The Guardian today revealed that the ringleader of the French intelligence agents who sunk the Greenpeace vessel Rainbow Warrior in 1985 is now in Washington heading up a Belgian' arms firm's U.S. subsiduary and selling weapons to the US government.
The attack engineered by the French intelligence services on an unarmed ship docked in a friendly harbour - the Rainbow Warrior sank off Auckland, New Zealand - brought widespread criticism of the French government. A Portuguese photographer on the ship drowned after being trapped below deck. Two of the French agents involved in the bombing operation later served jail sentences for manslaughter.The Guardian goes on to point out that the Bush administration has talked more than it has acted in such cases, for instance that of Luis Posada.
However, Mr Dillais, an operative of the French external intelligence service DGSE who was identified by French media reports as the man who commanded the attack - codenamed Operation Satanique - was never brought to trial.
...He is now employed as an executive in the US subsidiary of a Belgian arms manufacturer, FN Herstal. According to the company website and industry publications, FN Herstal and its US subsidiary supply combat assault rifles to the Pentagon, handguns to the secret service, and sniper rifles to the FBI. The company also produces an underwater machine gun, and provides equipment to police departments across the US.
The subsidiary alone turned over nearly $2.5m (£1.25m) of business in federal contracts in 2005, according to FedSpending.org. The site notes that only $93,000 worth of those contracts were fully competitive.
...Greenpeace, which tracked Mr Dillais to Virginia, has launched a campaign demanding that the American authorities explain why he was let into the United States. The organisation wrote to the department of homeland security in September last year demanding Mr Dillais's deportation. US immigration regulations ordinarily bar people who have been convicted of a violent crime, or linked to acts of terrorism.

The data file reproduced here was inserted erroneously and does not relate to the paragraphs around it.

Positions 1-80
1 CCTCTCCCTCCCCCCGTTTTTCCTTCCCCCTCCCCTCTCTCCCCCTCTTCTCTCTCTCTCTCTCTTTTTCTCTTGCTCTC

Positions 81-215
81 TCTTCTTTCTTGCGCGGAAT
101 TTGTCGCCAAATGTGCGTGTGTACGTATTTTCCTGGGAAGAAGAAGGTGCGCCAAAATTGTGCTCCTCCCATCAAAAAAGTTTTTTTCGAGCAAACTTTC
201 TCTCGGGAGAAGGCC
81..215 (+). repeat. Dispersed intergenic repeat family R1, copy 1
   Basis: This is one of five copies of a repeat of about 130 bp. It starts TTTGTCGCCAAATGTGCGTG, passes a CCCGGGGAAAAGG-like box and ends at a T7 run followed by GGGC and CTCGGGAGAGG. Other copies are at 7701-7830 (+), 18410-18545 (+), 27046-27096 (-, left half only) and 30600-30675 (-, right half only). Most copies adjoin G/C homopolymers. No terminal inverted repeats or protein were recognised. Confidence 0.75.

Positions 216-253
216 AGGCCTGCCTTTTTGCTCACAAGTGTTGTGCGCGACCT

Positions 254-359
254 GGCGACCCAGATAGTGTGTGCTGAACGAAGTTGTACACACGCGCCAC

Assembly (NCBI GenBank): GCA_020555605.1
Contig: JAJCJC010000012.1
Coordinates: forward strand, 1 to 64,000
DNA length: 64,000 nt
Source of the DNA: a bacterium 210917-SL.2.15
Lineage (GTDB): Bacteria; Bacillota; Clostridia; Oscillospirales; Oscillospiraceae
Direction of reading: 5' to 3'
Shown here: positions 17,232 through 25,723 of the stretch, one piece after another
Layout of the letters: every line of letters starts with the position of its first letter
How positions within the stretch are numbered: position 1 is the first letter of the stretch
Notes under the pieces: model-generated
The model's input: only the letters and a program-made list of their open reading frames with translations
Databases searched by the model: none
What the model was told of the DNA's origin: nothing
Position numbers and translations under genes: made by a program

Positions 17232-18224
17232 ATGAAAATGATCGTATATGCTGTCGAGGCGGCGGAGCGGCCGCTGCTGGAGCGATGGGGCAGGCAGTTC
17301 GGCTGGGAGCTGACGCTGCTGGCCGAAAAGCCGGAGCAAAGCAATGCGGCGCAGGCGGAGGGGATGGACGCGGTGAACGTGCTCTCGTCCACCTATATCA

"We think the government should be setting a much higher standard on the people it does business with," said Mark Floegel, a senior investigator at Greenpeace. "It is amazingly two-faced to be buying arms from someone who is an admitted terrorist. He has not denied his role in Operation Satanic."
...Mr Dillais has acknowledged his role in the sinking of the Rainbow Warrior, telling a television crew from the New Zealand state broadcaster, NZTV in 2005: "I'm sorry for the loss of life," he told the station. "It was an unfortunate accident. I'm sorry for the family, but what can you do?"
Officials from the state department, the department of homeland security, the FBI and the French embassy would not comment directly on Mr Dillais's presence in the US, or whether he was at risk of deportation. However, US officials did say that anyone involved in an act of terrorism would not be welcome in America.
"The law is very clear: persons involved in acts of terrorism are not admitted into the United States," said Kelly Klundt, a spokeswoman for the customs and border protection agency.
Bill Carter, a spokesman for the FBI, said: "If an individual has been involved in terror-related activity and is in the United States than obviously that individual would be of interest to the FBI."
I remeber the sinking of the Rainbow Warrior - an act of war as well as an act of terrorism - very well. It made a huge splash in Europe at the time and the outcry probably led directly to the French finally stopping nuclear testing in the South Pacific.
That the Bush administration could happily allow this man to work in the US, and buy arms from him, is frankly disgusting to me, as it will be to many Europeans.